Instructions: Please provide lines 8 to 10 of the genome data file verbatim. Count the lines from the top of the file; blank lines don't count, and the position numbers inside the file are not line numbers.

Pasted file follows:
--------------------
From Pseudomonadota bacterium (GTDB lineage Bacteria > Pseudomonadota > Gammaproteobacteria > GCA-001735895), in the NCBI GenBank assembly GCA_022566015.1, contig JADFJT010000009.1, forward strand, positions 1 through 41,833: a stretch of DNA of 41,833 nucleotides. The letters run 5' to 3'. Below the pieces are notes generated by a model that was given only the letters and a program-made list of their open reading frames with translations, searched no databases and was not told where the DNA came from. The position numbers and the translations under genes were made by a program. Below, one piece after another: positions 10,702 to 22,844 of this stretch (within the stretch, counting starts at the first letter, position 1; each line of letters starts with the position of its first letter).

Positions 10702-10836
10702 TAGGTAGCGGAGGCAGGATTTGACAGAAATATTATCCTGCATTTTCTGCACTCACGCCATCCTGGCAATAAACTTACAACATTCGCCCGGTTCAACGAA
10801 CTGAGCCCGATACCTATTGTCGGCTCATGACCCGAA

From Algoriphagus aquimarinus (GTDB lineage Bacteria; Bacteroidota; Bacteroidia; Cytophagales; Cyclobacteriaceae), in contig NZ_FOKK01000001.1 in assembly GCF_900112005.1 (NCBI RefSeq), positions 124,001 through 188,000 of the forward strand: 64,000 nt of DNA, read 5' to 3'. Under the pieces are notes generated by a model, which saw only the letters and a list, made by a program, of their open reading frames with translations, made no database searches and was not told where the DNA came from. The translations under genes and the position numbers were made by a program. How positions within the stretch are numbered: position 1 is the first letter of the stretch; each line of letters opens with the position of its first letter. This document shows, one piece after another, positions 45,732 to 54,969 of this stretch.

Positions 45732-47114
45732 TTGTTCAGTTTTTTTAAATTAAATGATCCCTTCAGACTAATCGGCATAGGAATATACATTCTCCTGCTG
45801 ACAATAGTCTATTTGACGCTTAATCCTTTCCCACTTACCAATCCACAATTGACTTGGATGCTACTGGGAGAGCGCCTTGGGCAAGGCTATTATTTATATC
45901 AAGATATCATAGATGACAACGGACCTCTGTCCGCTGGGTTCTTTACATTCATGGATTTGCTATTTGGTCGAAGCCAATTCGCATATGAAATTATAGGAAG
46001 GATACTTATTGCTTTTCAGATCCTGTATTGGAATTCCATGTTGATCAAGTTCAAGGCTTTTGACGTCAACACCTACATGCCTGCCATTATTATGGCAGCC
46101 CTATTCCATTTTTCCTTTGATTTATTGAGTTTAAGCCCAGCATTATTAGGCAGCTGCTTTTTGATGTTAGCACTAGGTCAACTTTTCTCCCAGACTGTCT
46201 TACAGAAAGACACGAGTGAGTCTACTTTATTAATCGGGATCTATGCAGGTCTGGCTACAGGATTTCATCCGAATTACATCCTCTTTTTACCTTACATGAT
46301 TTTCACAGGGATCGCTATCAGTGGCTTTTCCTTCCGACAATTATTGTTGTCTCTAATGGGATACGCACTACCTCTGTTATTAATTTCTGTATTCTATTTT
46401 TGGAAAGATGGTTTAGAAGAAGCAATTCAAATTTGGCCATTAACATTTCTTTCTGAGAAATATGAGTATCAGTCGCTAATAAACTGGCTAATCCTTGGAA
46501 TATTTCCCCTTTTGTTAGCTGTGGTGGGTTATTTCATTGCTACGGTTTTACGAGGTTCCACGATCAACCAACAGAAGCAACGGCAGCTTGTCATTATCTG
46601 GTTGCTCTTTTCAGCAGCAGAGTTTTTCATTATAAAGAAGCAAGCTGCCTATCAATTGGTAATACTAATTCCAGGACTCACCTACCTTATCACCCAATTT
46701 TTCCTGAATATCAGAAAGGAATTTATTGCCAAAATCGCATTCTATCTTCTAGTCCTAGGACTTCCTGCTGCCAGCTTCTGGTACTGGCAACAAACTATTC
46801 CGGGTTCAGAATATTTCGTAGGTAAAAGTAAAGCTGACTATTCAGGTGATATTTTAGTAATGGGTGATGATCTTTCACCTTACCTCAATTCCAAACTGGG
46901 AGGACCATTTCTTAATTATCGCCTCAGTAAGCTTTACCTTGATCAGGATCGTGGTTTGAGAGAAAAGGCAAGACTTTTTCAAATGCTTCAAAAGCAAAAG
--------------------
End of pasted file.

45801 ACAATAGTCTATTTGACGCTTAATCCTTTCCCACTTACCAATCCACAATTGACTTGGATGCTACTGGGAGAGCGCCTTGGGCAAGGCTATTATTTATATC
45901 AAGATATCATAGATGACAACGGACCTCTGTCCGCTGGGTTCTTTACATTCATGGATTTGCTATTTGGTCGAAGCCAATTCGCATATGAAATTATAGGAAG
46001 GATACTTATTGCTTTTCAGATCCTGTATTGGAATTCCATGTTGATCAAGTTCAAGGCTTTTGACGTCAACACCTACATGCCTGCCATTATTATGGCAGCC